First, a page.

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What should you do after your phone goes for a swim?

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Sources:
http://www.popularmechanics.com/technology/gadgets/how-to/a3419/dry-out-your-cell-phone/
https://water.usgs.gov/edu/electrical-conductivity.htm
https://www.exploratorium.edu/snacks/short-circuit
http://www.tandfonline.com/doi/abs/10.1080/07373939408960988?journalCode=ldrt20
https://smartphones.gadgethacks.com/how-to/myth-debunked-uncooked-rice-isnt-best-way-save-your-water-damaged-phone-0154799/
http://time.com/4947730/iphone-8-waterproof/
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As far as I know there hasn’t been a study to confirm this, but I’m pretty sure water damage is the leading cause of panic among smartphone users worldwide. One minute, you’re having a great day, and the next, your phone is sitting at the bottom of the toilet and your world comes crashing down.

All those photos of your cute baby... So what do you do when you accidentally spill your grande latte all over your screen? Is there any way to rescue a drowned phone?

Sometimes. Maybe. If you act quickly.

The biggest problem is that most water contains ions that make it conductive, which means it can mess up where power is being routed in your phone and short-circuit essential components. In a short circuit, there’s a connection being made that allows a quicker, easier path for current to flow. That can fry some parts, since they aren’t designed to handle that kind of jolt.

And it can quickly drain your battery in a way that can cause long-term damage. So if your phone is wet and it’s still on, the first thing you should do is turn it off. That way, at least you’re not actively sending a current through all that circuitry.

And if the screen went black, resist the urge to turn it on to see if it’s still working. Once your phone is off, you’ll want to use a cloth to dry as much of the water as you can. Letting the water dry naturally isn’t a good plan, because it can react with parts of the phone and cause corrosion, which wears away the components and can cause permanent short circuits and irreversible damage.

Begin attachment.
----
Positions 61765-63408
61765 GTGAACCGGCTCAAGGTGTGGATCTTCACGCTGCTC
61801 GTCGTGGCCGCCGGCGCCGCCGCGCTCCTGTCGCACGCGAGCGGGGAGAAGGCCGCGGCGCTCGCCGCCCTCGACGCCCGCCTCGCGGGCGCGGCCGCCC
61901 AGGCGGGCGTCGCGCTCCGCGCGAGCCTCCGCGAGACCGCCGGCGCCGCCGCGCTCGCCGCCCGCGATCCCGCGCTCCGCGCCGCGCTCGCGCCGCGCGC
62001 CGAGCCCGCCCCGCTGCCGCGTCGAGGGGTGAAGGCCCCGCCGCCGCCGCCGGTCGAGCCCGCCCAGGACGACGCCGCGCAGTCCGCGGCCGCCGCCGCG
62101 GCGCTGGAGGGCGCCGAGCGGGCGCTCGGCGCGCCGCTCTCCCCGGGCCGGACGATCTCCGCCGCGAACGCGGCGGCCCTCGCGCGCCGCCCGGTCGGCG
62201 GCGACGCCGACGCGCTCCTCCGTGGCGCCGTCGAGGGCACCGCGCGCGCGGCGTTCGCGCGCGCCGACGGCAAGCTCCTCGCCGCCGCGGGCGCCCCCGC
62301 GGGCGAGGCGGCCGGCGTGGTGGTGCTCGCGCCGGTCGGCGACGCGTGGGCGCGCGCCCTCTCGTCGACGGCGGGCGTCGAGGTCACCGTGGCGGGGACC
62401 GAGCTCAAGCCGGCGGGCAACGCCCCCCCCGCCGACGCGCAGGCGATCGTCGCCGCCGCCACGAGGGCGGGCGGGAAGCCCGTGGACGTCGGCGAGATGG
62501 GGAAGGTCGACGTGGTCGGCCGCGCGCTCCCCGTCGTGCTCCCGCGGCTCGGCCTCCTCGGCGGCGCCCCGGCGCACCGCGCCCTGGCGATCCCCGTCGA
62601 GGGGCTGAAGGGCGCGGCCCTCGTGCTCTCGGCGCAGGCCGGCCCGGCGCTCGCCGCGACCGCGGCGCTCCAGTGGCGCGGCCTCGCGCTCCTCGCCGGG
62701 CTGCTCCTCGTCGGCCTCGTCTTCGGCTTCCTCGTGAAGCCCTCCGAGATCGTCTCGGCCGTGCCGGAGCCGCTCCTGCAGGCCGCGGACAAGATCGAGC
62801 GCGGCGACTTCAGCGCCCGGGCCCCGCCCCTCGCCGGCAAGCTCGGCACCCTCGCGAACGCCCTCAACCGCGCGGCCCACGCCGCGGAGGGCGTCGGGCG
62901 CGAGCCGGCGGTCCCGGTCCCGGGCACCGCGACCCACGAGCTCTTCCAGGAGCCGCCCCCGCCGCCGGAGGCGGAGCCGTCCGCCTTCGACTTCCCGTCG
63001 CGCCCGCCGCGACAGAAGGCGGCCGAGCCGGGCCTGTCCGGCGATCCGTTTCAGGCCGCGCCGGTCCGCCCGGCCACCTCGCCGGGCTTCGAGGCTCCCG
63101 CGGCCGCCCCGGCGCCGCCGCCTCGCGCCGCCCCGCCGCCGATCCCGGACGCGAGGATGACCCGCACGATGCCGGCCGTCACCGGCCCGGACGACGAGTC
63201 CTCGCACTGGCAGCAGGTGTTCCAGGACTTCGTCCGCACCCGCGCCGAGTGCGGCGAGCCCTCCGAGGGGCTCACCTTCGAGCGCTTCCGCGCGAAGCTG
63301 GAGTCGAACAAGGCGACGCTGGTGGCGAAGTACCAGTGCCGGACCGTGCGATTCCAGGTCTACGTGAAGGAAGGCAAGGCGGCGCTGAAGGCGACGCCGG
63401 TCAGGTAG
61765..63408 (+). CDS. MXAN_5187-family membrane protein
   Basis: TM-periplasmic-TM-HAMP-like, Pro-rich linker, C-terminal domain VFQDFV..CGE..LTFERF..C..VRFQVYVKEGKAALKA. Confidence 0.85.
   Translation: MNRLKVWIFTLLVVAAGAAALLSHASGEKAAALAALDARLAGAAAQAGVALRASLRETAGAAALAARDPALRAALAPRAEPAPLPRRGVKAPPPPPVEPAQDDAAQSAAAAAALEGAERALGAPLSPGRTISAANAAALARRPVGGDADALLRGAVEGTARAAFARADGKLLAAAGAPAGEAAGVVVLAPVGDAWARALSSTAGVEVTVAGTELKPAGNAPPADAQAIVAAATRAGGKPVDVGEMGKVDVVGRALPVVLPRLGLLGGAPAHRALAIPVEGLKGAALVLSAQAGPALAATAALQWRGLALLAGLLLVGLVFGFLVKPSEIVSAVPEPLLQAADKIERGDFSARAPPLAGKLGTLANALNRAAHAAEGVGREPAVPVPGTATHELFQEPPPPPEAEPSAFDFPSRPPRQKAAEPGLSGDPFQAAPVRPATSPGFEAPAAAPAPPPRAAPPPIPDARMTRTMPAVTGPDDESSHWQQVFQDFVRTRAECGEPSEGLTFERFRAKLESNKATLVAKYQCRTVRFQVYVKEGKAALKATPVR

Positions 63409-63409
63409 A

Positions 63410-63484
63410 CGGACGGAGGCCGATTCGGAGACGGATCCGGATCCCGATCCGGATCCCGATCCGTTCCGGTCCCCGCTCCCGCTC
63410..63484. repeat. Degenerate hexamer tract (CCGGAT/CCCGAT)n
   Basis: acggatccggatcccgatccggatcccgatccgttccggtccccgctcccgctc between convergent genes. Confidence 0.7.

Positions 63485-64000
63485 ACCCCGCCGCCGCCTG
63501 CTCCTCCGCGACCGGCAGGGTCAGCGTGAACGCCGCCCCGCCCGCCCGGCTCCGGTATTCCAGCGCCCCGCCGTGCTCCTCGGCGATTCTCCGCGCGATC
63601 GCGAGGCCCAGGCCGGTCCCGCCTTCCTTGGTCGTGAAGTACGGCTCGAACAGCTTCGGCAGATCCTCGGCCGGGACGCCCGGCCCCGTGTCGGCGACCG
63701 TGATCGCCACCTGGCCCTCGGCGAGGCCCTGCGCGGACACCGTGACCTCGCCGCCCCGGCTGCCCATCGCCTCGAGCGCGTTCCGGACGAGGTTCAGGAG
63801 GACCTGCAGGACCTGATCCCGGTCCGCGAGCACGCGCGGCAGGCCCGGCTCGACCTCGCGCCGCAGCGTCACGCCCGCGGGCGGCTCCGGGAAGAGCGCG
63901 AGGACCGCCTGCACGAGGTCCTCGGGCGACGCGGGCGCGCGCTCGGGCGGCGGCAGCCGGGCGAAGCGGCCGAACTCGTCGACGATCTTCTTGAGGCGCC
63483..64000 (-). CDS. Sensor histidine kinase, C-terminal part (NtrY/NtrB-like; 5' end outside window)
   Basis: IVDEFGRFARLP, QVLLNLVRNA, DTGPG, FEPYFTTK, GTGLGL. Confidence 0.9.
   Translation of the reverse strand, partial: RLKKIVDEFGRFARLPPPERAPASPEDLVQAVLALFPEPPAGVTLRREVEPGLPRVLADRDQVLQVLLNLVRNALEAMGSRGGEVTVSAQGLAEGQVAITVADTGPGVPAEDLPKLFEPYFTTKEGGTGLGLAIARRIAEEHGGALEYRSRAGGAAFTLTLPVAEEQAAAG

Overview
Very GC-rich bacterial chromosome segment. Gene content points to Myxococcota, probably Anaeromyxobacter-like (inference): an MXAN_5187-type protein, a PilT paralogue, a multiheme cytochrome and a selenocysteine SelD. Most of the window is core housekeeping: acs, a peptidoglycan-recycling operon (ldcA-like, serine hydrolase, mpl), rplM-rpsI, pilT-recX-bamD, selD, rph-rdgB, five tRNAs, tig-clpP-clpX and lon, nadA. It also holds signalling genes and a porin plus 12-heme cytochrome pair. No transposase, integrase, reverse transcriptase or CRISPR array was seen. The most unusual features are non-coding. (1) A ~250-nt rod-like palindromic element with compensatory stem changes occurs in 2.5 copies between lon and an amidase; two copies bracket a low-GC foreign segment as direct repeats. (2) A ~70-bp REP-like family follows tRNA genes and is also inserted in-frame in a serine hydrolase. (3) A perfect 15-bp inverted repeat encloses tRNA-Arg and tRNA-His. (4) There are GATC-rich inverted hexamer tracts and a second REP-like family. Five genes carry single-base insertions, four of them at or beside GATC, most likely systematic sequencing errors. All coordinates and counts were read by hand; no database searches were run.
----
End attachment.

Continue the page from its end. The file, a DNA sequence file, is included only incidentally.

Plus, the longer the phone is wet, the more time the water has to seep into it and get to the most sensitive electronics. If your phone was truly soaked through, odds are you’ve already got water in places you can’t reach. You’ll need to make sure all of that water has dried, too, before you turn it back on.

That’s why you might have heard people suggest putting your wet phone in a container of uncooked rice for a day or so. The idea is that dry rice grains are a desiccant they attract and absorb water. Leave a container of rice open in a humid environment for a while and you’ll see what I mean.

Just maybe don’t eat it afterward. When you put your phone in a tightly sealed container with rice, you’re hoping that the rice will pull the moisture from the trapped air, allowing the water in your phone to evaporate more quickly and leaving you with a nice, dry phone. Some people swear by this, and rice-drying is definitely better than blow-drying your phone.

The hot air might get rid of the water, but heat generally isn’t very good for electronics. Rice isn’t the best desiccant around, though. It’s just convenient because most people already have some in their house.

There are lots of other substances that are much better at wicking moisture, like the little silica packets that say “Do Not Eat” on them, or even cat litter. So if your phone tends to get a lot of unscheduled baths, you might want to hoard all those little silica packets and put them in an airtight container for a rainy day. But even with the best desiccant, there’s no guarantee you’ll be able to rescue your phone if the water has done its worst.

So if this does happen to you a lot, you might just want to invest in a waterproof phone or case. Or, if you’re more interested in experimenting with with things like desiccants and circuits, you can check out Brilliant.org. Brilliant.org supports SciShow, and we think you’ll like their interactive quizzes and lessons in astronomy, physics, geometry and more.

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